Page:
DANIEL 4Other translations - previous - next - Daniel - BM Home - Full Page
|1 to end||AR 717|
|3. 4.||AC 3762|
|5.||D. Lord 48|
|5, 6||P. P.|
|7-9||AE 109; P. P.|
|7-13..||AR 567; AE 650; Coronis 3|
|7-12, 14, 15||AE 1100|
|7-11, 17, 18||AR 757|
|7, 9, 11, 18||AC 5149|
|7, 19||AE 1029|
|8, 17||AC 9489|
|9.||AC 3384; AE 662|
|9, 11||AR 936|
|9, 18||AC 776|
|10||AC 9229; AR 158; AE 204|
|10, 11||P. P.|
|10-13, 17-31||Dict. P. II|
|10, 20||D. Lord 40; AR 173; T. C. R. 93|
|12, 13, 14||P. P.|
|13, 22, 29||AC 395, 9228; AE 257|
|14, 21, 31||AC 8153|
|15, 16||P. P.|
|25, 26||TCR 644|
|30||AC 3301; AR 47|
|31||AC 29; AR 60, 474|
|Chapter cited||AC 1326|
the opening verses of the fourth chapter of the Book of Daniel, one to three, have reference to the decree which Nebuchadnezzar made, after witnessing the miracle of the saving of Shadrach, Meshach, and Abednego in the fiery furnace. They are in these words:
Nebuchadnezzar the King, to all the peoples, nations, and languages, that dwell in all the earth: Peace be multiplied to you. It has seemed good to me to show the signs and wonders that the Most High God has worked towards me. How great are His signs! and how mighty are His wonders! His kingdom is an everlasting kingdom, and His dominion from generation to generation.
These words seem properly to belong to the preceding chapter, forming a conclusion to the wonderful miracle, and they are so placed by Swedenborg, as already noticed.
The language seems like the expression of a humble servant of the Lord; the sincere acknowledgement of the Lord's power. Nebuchadnezzar was, no doubt, much impressed by what he had witnessed. But he was operated upon by fear, and not by love to the Lord. Those who are in the love of dominion are often compelled to acknowledge the Lord's power, although they have not ceased to love themselves, and to desire to exercise dominion over others. The language of the Popes of Rome has been full of this lip confession, while in their hearts they have thought of the power of Rome, and desired the submission of others to their decrees. There have been, of course, notable exceptions. This feeling, however, is almost inseparable from the exercise of arbitrary power. What follows in this chapter shows this.
The second dream of Nebuchadnezzar is a revelation of the state of his own life, and, in the higher spiritual meaning, it shows the spiritual state of the church, at the last times, when it is wholly given up to the love of dominion originating in the love of self. Some doubt has been expressed whether in his madness — which was of the species called lycanthropy (from two Greek words, lukos, a wolf, and anthropos, a man) — he actually led the life of a beast, or only imagined himself to do the things which Daniel predicted. From the language used by Swedenborg, in AE 1029, it would seem that we ought to accept the statement as it is given in this chapter literally, that is, as an historical fact, especially in verse 33, where the words of Daniel are declared to have been fulfilled. But the spiritual meaning is of course more important. We are told in the passage from the Apocalypse Explained, above cited, that "by the state of Nebuchadnezzar is described the state of those after death who extol themselves as gods over all things of the church, namely, that they are driven out from man, that is, that they are no longer men as to understanding; that they become beasts, and eat grass as oxen, and that their hairs grow like the eagles', and their nails like birds' claws, whereby is signified that they are altogether sensual, that in place of intelligence they have infatuation, and in place of wisdom insanity; to eat grass, to have hair like eagles' and nails like birds' claws, signifies to become sensual."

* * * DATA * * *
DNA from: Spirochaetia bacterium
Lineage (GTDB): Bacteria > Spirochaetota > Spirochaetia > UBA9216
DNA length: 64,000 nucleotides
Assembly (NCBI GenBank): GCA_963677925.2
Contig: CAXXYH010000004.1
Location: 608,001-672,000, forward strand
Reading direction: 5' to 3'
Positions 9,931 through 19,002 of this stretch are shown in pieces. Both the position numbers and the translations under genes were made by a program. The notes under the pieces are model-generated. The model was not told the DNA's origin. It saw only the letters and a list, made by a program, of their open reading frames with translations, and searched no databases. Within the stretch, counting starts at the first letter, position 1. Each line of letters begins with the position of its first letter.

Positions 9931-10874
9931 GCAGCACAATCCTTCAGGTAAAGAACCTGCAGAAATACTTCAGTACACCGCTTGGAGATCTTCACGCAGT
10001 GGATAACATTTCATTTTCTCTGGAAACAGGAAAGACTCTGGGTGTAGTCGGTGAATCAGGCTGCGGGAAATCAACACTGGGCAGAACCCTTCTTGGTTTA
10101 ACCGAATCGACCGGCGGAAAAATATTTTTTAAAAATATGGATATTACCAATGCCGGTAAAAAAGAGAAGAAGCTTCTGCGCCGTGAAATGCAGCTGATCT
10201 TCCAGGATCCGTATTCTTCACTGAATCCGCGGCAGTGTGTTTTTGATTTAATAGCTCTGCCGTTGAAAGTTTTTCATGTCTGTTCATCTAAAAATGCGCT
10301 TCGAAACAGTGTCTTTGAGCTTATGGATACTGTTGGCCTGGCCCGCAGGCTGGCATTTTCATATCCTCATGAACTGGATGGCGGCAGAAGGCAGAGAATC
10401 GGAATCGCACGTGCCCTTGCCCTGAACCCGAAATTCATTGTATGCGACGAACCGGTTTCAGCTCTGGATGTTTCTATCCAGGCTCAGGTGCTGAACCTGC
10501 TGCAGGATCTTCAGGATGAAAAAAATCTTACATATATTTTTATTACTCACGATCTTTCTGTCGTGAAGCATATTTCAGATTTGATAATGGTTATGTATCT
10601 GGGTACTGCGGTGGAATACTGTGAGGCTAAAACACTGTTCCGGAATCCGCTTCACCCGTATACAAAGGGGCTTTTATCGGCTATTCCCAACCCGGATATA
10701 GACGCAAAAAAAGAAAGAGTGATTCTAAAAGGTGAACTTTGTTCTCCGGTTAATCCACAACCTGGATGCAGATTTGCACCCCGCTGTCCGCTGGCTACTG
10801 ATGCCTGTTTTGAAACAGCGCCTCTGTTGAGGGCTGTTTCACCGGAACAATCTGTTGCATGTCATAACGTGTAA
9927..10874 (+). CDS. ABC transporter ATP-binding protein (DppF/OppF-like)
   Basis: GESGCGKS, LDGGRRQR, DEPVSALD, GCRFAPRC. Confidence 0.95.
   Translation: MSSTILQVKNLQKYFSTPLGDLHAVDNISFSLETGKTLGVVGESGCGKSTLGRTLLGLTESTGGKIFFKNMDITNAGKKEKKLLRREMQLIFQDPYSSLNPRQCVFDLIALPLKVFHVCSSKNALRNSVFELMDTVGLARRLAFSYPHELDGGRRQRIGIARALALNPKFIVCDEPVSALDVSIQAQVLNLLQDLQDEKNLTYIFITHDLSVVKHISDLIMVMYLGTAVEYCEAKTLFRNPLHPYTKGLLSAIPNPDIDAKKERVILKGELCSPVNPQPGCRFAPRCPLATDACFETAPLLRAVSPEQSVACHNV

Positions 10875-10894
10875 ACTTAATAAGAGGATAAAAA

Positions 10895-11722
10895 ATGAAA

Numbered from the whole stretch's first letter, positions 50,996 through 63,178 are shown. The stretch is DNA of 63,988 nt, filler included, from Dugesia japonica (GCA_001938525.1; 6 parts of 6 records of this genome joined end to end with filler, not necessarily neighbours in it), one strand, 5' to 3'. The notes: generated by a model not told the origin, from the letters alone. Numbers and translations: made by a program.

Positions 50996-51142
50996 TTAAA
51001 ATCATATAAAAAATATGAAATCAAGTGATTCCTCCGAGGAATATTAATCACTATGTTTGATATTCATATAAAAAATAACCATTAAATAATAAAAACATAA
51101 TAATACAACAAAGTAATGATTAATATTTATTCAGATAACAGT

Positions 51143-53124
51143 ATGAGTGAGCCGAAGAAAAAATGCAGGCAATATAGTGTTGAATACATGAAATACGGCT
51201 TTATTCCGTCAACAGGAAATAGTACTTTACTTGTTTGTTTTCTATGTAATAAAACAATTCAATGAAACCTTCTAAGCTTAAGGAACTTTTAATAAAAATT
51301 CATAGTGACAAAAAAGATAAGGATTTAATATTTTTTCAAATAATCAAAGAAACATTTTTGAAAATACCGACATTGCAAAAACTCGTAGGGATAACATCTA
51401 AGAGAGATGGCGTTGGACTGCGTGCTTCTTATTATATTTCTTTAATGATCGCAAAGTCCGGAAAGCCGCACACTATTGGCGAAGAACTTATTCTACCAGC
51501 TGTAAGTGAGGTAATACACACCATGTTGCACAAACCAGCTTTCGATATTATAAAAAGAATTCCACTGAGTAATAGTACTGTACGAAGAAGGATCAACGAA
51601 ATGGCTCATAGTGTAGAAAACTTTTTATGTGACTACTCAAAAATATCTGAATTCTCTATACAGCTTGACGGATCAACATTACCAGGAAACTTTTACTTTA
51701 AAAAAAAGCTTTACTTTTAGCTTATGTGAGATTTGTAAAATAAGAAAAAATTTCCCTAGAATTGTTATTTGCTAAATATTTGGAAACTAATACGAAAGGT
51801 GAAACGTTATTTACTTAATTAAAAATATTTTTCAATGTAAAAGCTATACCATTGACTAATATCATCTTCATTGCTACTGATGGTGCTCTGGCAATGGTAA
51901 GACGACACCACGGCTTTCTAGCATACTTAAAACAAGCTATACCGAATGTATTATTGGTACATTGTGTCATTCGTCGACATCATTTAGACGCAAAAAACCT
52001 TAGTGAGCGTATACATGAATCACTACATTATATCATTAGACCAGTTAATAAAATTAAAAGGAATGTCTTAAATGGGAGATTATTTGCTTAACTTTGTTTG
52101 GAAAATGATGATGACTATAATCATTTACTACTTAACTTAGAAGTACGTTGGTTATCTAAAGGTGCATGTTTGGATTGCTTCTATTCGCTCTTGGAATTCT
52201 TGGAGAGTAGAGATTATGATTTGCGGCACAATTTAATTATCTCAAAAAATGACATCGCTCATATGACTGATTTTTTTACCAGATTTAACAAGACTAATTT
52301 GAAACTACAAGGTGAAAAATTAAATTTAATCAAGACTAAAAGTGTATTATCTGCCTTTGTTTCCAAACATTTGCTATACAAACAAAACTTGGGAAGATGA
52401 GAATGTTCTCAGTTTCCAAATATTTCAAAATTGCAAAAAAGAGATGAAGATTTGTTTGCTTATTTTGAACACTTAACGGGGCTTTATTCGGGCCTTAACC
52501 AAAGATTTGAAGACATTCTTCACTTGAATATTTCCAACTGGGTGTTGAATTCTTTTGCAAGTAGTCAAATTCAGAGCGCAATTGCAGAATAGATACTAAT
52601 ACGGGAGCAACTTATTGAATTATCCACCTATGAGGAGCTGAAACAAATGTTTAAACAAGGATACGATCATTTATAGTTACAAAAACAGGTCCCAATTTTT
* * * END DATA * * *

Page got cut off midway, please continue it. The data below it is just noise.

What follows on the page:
We can readily understand that in a state of insanity where there is a loss of all rationality a person may become in outward appearance like a beast, and may even act like one, snatching and eating grass, although he could not live upon it as food.